On the other hand, this game fell short in various ways. The story was by no means bad per se, but I found it fairly predictable and lukewarm. The combat grew old fast. It feels strangely limiting to rely on cards that may or may not work against certain opponents and have to be bought time and time again. Other than Thing cards, combat became tedious after awhile; I often found myself avoiding enemies if I could. Combat wasn't meaningful other than serving to upgrade the paint capacity in Mario's hammer. After the beginning hours of the game, I very rarely ran out of paint. Speaking of paint, whose idea was it to have the Shy Bandit spawn in random areas of the map? Having something spawn far away from you, THAT YOU CAN'T ALWAYS GET TO IN TIME because of how paths on the map are drawn, and suck away all of your painted progress in a level really irks me. I probably wouldn't have minded this much as a kid, but I'm quite sensitive to how long something takes as an adult. Needless to say, I didn't bother with 100% completion in this game. Also having Kamek appear and mess around with the player isn't fun. There was a point in Redpepper Volcano when he appeared during an encounter with those fireball dudes who can only be defeated with certain cards. He pulled the "I'll steal everything except six cards" thing. Guess what? Only two of the six cards that he left were of any use. I had to run from the encounter and, guess what? No cards. I ended up just going back to my last save and starting the level over.

This was my first Paper Mario game. While I'm definitely interested in playing most of the other games in the series, I'll be giving Sticker Star a wide berth. I've already picked up a used copy of Super Paper Mario.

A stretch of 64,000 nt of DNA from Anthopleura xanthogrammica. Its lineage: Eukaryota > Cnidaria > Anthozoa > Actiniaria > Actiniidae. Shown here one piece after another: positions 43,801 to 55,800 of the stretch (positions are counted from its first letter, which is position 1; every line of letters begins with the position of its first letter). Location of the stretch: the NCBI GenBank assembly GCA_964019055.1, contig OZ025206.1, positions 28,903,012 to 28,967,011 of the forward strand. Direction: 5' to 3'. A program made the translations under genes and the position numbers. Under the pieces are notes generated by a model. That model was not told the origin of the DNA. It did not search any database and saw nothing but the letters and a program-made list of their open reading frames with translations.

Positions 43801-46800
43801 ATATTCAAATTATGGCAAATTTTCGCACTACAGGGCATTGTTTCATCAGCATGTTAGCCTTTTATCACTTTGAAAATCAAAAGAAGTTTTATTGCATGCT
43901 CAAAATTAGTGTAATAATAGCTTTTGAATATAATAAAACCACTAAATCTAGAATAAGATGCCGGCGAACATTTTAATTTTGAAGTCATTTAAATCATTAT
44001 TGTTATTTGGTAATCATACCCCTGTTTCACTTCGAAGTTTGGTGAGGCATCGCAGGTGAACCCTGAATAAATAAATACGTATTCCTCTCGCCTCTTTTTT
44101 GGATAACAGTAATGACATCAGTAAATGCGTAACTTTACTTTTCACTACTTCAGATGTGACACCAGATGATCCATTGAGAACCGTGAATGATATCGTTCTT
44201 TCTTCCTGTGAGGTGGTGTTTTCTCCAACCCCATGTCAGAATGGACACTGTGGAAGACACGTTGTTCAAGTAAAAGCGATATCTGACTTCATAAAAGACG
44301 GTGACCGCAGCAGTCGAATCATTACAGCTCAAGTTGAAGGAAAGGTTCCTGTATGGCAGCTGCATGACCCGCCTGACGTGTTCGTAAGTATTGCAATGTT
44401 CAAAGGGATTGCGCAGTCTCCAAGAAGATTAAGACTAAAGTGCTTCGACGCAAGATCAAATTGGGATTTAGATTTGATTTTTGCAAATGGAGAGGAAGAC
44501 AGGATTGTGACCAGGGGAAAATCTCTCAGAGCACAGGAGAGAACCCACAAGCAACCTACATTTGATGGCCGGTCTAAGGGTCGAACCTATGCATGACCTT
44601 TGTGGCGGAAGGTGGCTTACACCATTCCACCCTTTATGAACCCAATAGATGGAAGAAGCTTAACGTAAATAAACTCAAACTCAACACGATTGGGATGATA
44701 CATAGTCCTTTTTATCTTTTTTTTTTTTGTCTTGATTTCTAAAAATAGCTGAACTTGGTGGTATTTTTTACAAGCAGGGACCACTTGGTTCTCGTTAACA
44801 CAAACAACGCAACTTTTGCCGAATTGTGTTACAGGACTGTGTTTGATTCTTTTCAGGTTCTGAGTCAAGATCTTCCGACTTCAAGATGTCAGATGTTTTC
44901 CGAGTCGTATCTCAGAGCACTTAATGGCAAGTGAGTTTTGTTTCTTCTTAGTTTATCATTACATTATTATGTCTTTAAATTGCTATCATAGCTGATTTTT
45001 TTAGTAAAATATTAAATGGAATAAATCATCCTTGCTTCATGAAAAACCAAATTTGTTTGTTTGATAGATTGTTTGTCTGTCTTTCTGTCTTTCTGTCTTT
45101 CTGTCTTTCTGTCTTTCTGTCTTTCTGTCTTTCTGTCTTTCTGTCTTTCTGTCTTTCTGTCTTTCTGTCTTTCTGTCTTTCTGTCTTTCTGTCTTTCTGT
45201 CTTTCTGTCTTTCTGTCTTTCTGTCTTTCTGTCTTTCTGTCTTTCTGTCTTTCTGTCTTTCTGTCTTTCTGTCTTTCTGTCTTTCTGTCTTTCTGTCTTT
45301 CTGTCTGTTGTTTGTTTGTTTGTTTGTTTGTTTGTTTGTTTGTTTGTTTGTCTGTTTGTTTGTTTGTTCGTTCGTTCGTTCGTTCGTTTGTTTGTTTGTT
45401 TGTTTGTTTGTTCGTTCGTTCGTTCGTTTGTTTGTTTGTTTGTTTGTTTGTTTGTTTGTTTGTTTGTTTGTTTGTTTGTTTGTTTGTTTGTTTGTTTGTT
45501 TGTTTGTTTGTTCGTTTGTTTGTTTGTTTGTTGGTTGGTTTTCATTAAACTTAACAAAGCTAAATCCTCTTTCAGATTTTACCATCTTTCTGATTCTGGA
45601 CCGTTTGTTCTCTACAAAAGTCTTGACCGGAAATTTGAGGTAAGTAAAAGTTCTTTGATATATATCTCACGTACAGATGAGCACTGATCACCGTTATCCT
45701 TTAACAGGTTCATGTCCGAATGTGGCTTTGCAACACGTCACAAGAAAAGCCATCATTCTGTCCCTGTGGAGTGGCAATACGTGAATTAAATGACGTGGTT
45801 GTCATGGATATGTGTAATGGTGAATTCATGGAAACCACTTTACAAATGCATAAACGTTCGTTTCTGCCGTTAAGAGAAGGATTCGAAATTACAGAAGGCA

Edited on by Tyranexx

Video Corner: Every JRPG Ever
Currently playing: Golden Sun: The Lost Age (Wii U VC)

Nintendo Network ID: Zelda_By_Night


Not exactly recently (about a month ago), but it was We Love Katamari (PS2, 2005).

This was the second and last Katamari title directed by Keita Takahashi, the series creator. It's a pretty cool sequel. It's funny how meta the game is, the story is about fans of the original title who ask favors for you and tell you how much the first title inspired them.

WLK is one of the most varied games in the series in terms of settings. WLK has underwater levels, a level set in a field of flowers (with a very romantic song called "Angel Rain", might I add), a school level, a level where you roll a flaming Katamari in a camp, a level where you Katamari is actually a sumo fighter and a level where you gather fireflies for a student (one of my favorites).

What more can I say, It was amazing fun. I'd say I enjoyed it more than the original because of the level variety. The soundtrack is amazing as always. My favorite songs from the game are "Houston" and "Angel Rain".

This blue eye percieves all things conjoined. The past, the future, and the present. Everything flows and all is connected. This eye is not merely seen reality. It is touching the truth. Open the eye of truth... There is nothing to fear.

PSN: mrgomes2004


Persona 4 Golden (PsVita)
Bought it 4 years ago digitally on my psvita and never wen’t beyond the opening velvet room scene. Rebought it physically in june and finally started it 4 weeks ago. The game is amazing. Building all social links/arcana’s was fun to do and you actually get feelings for those characters. The dungeon crawling part was okay but it was a small part of the game (about 25%).
I read that having multiple lover relationship didn’t influence the game as long as you didn’t go to the movies with any of them, which was kind off true, but once you reach valentines day the game makes sure you feel like a cheating ghij and kinda makes you depressed.
I recommend this game to any psvita or pstv owner.

Edited on by Yosheel